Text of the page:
Daredevil by Meghan McCarthy tells the true story of Betty Skelton, who led an absolutely fascinating life: learning how to fly an airplane and becoming a stunt pilot, then racing cars, then training to become an astronaut. The boys were riveted by the end notes as well–and especially by the description of Betty’s sparkly gold Corvette with solid gold buckles.

papa's mechanical fish

 

What a wonderful book! Papa’s Mechanical Fish, written by Candace Fleming and illustrated by Boris Kulikov, tells the almost true story of Lodner Phillips, an inventor whose inventions never quite work. Phillips becomes obsessed with building the first submarine, but his first few tries are spectacular failures. Told from the point of view of his daughter, whose questions also provide the inspiration for his inventions, this lively story captured the imaginations of both my boys and provided a wonderful example of FAIL as first attempt in learning.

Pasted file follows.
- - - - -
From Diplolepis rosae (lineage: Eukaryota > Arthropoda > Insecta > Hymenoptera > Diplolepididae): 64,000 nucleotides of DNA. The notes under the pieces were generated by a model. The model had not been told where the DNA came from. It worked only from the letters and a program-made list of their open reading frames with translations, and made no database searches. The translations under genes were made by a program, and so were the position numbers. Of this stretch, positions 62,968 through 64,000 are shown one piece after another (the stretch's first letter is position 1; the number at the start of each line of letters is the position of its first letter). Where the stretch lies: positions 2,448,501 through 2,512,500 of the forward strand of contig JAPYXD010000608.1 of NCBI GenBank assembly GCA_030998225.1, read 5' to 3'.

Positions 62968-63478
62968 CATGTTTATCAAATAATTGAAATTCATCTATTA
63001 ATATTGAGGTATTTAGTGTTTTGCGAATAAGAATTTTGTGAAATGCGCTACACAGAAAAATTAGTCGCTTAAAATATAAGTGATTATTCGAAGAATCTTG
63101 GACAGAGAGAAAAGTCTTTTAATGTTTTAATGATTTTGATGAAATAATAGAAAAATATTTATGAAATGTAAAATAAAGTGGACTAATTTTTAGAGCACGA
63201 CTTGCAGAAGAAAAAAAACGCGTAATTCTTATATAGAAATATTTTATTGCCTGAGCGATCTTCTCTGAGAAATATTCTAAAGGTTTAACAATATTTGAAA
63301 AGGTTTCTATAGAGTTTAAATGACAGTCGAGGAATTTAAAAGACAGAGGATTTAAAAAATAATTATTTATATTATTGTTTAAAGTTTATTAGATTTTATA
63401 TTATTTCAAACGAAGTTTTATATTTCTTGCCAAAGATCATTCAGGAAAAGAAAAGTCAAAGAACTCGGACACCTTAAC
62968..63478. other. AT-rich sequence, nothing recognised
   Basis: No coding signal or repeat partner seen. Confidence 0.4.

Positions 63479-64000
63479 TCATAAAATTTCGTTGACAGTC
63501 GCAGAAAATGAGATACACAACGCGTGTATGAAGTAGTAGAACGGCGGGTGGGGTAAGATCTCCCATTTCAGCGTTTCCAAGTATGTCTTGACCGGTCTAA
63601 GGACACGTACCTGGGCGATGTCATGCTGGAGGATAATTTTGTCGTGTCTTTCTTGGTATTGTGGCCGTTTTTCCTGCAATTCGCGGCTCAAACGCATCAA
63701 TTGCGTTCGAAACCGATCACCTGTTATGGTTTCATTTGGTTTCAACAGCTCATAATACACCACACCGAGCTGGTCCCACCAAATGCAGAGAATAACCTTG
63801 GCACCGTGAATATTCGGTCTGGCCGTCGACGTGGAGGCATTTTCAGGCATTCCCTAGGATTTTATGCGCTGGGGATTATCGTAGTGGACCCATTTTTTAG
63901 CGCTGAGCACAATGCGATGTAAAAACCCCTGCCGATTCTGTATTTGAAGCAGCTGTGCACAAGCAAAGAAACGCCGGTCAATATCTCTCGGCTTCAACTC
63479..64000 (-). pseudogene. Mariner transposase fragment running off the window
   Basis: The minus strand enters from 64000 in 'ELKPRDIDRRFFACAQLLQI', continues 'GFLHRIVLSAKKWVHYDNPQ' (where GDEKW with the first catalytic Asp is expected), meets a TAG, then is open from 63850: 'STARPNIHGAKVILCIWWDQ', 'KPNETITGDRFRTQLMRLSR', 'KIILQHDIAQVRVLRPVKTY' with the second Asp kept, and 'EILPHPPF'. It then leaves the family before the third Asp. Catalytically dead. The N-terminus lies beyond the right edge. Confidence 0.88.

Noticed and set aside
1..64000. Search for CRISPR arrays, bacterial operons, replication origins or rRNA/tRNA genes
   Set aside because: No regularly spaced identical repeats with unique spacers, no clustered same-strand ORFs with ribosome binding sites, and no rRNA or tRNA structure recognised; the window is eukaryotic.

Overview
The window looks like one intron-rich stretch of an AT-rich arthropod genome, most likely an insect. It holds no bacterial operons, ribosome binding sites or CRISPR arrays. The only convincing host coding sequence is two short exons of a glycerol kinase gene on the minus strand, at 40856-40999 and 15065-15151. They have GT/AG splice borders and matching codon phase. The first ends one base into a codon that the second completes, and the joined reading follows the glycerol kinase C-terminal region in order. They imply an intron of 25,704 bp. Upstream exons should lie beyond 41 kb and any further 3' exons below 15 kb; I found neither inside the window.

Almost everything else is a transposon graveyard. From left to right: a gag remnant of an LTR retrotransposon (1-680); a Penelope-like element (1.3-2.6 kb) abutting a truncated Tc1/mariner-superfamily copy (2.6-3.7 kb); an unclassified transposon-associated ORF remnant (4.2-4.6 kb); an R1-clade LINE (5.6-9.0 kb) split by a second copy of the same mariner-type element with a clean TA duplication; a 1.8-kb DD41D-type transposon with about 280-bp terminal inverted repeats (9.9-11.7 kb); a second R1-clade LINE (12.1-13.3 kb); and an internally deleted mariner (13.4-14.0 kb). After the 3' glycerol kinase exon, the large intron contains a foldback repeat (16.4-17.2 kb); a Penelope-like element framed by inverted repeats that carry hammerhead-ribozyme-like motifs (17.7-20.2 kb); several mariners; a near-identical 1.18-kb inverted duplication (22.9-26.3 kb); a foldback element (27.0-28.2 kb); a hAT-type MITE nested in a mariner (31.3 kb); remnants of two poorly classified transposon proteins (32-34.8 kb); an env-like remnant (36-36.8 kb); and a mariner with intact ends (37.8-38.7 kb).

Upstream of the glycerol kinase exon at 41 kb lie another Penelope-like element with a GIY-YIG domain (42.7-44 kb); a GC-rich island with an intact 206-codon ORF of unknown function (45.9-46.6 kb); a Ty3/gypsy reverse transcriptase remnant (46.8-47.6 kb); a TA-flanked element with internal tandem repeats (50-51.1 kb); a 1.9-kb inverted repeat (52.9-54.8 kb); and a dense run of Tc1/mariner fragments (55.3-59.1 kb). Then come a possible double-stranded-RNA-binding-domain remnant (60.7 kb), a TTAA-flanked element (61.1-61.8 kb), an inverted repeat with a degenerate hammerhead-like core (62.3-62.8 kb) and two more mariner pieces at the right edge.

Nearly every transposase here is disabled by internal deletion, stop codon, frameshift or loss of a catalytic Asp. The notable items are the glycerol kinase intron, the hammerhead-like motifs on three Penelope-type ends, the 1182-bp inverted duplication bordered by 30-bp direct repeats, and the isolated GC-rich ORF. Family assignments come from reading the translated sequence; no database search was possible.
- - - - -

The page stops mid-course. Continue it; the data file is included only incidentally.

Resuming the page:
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4 thoughts on “It’s Monday! What Are You Reading? 12/16/13

  1. I also loved Papa’s Mechanical Fish – another title I must admit that had me at the cover. But wow, what a book! Hank Finds an Egg was adored when I shared it with my students. I am with you re Little Red – interesting for sure but I just don’t think it has kid appeal. Maybe I am wrong. I haven’t read Alvin Ho and realize that’s kind of crazy – need to remedy that and soon. Loved Pham’s illustrations in The Boy who Loved Math.